Traumatic hip dislocation in Child
Classic history and presentation: The patient typically presents with an inability to bear weight on the affected lower extremity along with severe groin and/or buttock pain. If the dislocation is posteriorly directed (90%-95% of cases), the affected extremity will appear shortened, slightly flexed, adducted, and internally rotated. If the dislocation is anteriorly directed, the affected extremity will appear extended, abducted, and externally rotated. If the dislocation is inferiorly directed, the affected extremity will appear hyperflexed or abducted. An associated traumatic event with the affected lower extremity is almost always present.
Prevalence: THDs in the pediatric population are rare and make up approximately 5% of all pediatric dislocations. 90%-95% of these dislocations are directed posteriorly.
- Sex / gender – This condition can occur in either sex but is more common 4:1 in males.
- In patients aged older than 10 years, high-energy trauma such as a motor vehicle accident (MVA).
- In patients aged younger than 10 years, low-energy trauma such as a sports injury or fall.
Classification system: Hip dislocations can be classified by their direction and further described by the head-acetabulum relationship and presence or absence of associated fractures. These classifications are traditionally used for adult THDs but may be referenced in the pediatric and adolescent populations.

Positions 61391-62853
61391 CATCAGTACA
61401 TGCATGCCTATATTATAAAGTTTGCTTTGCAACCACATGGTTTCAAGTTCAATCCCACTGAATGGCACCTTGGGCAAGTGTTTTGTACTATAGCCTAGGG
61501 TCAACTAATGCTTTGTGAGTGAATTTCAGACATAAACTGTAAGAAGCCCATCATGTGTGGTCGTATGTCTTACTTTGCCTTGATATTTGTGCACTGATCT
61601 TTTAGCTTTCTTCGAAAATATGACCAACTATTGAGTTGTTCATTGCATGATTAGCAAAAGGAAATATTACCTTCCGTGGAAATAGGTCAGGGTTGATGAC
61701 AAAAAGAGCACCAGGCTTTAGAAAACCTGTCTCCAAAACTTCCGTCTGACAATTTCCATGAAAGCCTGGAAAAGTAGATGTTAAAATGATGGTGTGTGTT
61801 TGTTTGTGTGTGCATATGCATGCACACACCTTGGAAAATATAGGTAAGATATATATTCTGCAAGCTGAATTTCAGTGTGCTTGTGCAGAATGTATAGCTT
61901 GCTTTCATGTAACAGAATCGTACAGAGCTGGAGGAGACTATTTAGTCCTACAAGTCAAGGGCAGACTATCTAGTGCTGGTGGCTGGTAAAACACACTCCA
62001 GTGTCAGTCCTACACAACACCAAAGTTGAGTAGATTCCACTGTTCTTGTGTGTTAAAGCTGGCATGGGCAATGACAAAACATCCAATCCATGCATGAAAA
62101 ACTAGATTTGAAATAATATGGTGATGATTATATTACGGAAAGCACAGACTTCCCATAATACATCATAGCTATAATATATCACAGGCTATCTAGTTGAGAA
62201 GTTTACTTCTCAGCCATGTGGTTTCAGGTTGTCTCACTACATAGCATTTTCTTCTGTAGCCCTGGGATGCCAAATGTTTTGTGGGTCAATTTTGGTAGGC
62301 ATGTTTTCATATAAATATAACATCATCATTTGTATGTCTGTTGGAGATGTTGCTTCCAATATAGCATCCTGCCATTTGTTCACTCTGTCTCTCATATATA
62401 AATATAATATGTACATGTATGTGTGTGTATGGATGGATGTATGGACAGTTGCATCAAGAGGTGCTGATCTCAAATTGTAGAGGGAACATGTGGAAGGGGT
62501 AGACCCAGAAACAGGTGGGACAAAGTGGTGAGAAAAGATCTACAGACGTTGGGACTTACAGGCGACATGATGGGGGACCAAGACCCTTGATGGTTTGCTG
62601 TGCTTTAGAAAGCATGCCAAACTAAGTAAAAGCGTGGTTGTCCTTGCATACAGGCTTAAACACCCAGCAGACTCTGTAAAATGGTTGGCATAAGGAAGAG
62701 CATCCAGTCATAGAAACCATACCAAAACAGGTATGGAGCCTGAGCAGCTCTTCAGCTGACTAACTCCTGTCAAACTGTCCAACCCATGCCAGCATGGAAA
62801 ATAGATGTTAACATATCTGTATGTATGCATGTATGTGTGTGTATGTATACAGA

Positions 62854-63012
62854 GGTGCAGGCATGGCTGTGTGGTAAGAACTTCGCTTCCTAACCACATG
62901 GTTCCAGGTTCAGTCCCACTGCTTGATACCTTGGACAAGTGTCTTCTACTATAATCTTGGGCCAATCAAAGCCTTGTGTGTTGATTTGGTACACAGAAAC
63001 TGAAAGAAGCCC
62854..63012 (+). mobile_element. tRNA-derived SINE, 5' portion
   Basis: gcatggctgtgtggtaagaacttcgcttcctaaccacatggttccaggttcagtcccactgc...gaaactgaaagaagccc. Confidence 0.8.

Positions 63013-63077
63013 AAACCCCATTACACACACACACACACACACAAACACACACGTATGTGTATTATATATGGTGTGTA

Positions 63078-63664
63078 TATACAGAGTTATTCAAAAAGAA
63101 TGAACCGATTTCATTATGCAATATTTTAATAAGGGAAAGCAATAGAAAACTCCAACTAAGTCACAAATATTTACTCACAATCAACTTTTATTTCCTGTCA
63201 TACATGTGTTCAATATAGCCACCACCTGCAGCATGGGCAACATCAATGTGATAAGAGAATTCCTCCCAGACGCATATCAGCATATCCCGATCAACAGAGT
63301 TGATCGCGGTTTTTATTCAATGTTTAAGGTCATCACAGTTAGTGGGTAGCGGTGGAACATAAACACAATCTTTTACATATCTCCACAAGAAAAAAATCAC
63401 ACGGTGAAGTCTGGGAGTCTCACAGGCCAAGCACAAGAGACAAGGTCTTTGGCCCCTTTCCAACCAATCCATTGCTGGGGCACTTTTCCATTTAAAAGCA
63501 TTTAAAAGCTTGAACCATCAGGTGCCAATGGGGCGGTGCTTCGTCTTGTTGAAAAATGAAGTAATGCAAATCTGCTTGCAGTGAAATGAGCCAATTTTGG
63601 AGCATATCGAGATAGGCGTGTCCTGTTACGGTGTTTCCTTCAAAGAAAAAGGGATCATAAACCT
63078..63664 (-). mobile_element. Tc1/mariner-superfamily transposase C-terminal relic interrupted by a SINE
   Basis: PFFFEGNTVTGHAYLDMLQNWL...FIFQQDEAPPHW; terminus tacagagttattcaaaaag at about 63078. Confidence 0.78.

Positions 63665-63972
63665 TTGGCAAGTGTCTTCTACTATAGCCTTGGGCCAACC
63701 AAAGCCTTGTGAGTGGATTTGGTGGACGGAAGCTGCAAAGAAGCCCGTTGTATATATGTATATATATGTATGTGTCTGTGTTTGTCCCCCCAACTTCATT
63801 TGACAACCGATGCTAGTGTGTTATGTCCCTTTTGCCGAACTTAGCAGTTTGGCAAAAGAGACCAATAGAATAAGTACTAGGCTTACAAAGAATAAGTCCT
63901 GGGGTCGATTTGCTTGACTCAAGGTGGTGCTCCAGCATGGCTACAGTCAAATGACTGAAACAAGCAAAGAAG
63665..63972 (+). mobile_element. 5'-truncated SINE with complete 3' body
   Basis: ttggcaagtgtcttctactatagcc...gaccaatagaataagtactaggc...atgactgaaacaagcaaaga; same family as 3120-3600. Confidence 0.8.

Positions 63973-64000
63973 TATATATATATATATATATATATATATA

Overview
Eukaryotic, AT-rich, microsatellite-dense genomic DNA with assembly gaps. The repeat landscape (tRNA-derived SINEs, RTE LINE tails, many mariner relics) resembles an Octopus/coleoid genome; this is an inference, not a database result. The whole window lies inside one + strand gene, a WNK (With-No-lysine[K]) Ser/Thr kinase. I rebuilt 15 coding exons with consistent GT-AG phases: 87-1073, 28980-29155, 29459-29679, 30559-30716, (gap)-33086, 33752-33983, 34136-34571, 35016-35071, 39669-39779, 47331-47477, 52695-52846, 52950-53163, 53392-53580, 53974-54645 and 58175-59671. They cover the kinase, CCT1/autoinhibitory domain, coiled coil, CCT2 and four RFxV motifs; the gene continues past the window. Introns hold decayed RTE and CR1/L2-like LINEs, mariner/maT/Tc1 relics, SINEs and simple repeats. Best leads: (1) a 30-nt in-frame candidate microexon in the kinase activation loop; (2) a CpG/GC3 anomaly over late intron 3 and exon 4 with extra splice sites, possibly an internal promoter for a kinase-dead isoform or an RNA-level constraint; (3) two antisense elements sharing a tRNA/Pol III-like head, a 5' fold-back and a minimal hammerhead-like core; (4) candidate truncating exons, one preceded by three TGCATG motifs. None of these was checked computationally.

Posterior hip dislocations (Thompson and Epstein classification)
- Type 1 – Simple dislocation with no or minor fracture
- Type 2 – Dislocation with a single large fracture of posterior acetabular rim
- Type 3 – Dislocation with a comminuted acetabular rim
- Type 4 – Dislocation with a fracture of the acetabular floor
- Type 5 – Dislocation with a fracture of the femoral head
- Type 1 – Superior dislocations (pubic and subspinous)
- Type 1A – No associated fractures
- Type 1B – Associated fracture or impaction of femoral head
- Type 1C – Associated fracture of acetabulum
- Type 2 – Inferior dislocations (obturator and perineal)
- Type 2A – No associated fractures
- Type 2B – Associated fracture or impaction of femoral head
- Type 2C – Associated fracture of acetabulum
S73.006A – Unspecified dislocation of unspecified hip, initial encounter
125621009 – Traumatic dislocation of hip joint